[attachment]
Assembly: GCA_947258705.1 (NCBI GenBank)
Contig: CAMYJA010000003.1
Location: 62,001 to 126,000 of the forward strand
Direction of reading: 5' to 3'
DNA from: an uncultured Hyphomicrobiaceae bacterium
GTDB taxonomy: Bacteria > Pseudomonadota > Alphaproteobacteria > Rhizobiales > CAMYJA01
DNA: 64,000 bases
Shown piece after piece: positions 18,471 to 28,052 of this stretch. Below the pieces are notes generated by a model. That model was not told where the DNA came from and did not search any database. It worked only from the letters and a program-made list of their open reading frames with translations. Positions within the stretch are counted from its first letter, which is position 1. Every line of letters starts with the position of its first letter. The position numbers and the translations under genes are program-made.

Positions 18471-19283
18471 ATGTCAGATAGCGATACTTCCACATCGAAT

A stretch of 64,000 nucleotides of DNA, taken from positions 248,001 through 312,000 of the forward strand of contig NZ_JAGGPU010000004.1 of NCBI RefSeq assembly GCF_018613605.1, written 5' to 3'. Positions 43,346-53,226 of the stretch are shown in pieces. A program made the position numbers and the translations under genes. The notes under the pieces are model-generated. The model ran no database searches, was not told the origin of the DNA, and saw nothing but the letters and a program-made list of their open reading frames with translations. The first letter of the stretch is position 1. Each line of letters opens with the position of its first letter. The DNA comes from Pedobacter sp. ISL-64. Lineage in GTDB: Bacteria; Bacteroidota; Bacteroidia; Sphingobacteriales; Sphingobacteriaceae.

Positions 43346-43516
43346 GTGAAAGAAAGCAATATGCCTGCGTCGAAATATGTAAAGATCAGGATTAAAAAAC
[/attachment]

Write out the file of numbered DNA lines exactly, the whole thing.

Assembly: GCA_947258705.1 (NCBI GenBank)
Contig: CAMYJA010000003.1
Location: 62,001 to 126,000 of the forward strand
Direction of reading: 5' to 3'
DNA from: an uncultured Hyphomicrobiaceae bacterium
GTDB taxonomy: Bacteria > Pseudomonadota > Alphaproteobacteria > Rhizobiales > CAMYJA01
DNA: 64,000 bases
Shown piece after piece: positions 18,471 to 28,052 of this stretch. Below the pieces are notes generated by a model. That model was not told where the DNA came from and did not search any database. It worked only from the letters and a program-made list of their open reading frames with translations. Positions within the stretch are counted from its first letter, which is position 1. Every line of letters starts with the position of its first letter. The position numbers and the translations under genes are program-made.

Positions 18471-19283
18471 ATGTCAGATAGCGATACTTCCACATCGAAT

A stretch of 64,000 nucleotides of DNA, taken from positions 248,001 through 312,000 of the forward strand of contig NZ_JAGGPU010000004.1 of NCBI RefSeq assembly GCF_018613605.1, written 5' to 3'. Positions 43,346-53,226 of the stretch are shown in pieces. A program made the position numbers and the translations under genes. The notes under the pieces are model-generated. The model ran no database searches, was not told the origin of the DNA, and saw nothing but the letters and a program-made list of their open reading frames with translations. The first letter of the stretch is position 1. Each line of letters opens with the position of its first letter. The DNA comes from Pedobacter sp. ISL-64. Lineage in GTDB: Bacteria; Bacteroidota; Bacteroidia; Sphingobacteriales; Sphingobacteriaceae.

Positions 43346-43516
43346 GTGAAAGAAAGCAATATGCCTGCGTCGAAATATGTAAAGATCAGGATTAAAAAAC